Student Review: Combat Team Tactics April 2015: Tom

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April_2015_CTT

 

AAR – Max Velocity Tactical Combat Team Tactics Class April 2015

This student review/AAR of the April 2015 Max Velocity Tactical (MVT) Combat Team Tactics (CTT) class has been difficult for me to write, since there are so many great things to say about this class and the experiences I’ve had training at MVT. This April 2015 class was my second time at CTT, which I attended for the first time in October (2014). I was extremely impressed with the entire MVT experience after that first class, and had been looking forward to repeating it ever since. I was not disappointed. The MVT CTT class offers important information and skills training, in a top-notch facility with excellent instruction.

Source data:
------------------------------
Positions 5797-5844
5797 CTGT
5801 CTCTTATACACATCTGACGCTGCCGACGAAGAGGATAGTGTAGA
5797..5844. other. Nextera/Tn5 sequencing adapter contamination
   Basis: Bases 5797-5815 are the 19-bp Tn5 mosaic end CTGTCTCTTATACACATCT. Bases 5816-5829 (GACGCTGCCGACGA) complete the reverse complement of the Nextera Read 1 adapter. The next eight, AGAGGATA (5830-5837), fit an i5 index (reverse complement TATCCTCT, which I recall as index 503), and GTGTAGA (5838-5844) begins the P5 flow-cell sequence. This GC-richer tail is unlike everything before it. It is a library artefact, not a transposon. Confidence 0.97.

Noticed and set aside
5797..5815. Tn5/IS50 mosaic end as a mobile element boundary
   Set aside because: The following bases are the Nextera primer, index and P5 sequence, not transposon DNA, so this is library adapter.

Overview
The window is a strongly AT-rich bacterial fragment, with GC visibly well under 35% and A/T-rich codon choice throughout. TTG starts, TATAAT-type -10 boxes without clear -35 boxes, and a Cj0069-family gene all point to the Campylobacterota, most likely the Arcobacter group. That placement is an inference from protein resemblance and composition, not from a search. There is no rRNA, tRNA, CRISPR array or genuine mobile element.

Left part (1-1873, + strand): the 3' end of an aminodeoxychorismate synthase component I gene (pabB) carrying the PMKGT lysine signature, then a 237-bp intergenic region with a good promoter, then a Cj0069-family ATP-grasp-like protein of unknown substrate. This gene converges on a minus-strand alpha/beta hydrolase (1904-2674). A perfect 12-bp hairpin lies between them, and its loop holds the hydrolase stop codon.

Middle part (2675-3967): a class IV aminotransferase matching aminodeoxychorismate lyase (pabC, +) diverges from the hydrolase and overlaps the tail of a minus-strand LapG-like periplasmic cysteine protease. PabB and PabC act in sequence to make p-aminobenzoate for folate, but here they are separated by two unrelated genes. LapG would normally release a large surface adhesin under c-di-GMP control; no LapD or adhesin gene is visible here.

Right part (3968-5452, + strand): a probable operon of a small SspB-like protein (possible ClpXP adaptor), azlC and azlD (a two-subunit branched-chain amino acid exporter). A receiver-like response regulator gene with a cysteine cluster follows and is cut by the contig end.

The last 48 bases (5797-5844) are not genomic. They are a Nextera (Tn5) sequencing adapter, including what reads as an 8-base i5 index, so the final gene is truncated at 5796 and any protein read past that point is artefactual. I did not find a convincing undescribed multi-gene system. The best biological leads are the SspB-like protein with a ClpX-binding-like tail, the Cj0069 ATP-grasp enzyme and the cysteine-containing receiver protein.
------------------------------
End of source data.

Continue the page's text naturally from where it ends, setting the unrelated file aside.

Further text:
The class is a three-day progression, beginning with square range fundamentals on the first day, and going to a set of tactical ranges for the last two days. The first day on the square range begins with zeroing or confirming zero of the students’ rifles, and then progresses to malfunction clearing and a set of team drills to test and confirm students’ mastery of diagnosing and clearing rifle malfunctions. By the end of the first day, students are performing basic react-to-contact drills. I would describe the first day favorably as being the better part of a defensive carbine class all on its own. The second and third days are spent on the really “good stuff”, though, small group tactics drills. Max conducts the training and the drills in a progression, building on previously learned material and skills, but almost always adding some new factor. By the end of the last day, basic concepts and drills have been learned and practiced at the individual level, then at buddy pair level, then team level, and finally beginning to get up to squad level. It’s a lot of information to process and to try to put into practice, but the training schedule really maximizes how far a student can come in just three days. The class is intense, especially if you’re taking it for the first time and haven’t had this kind of training before.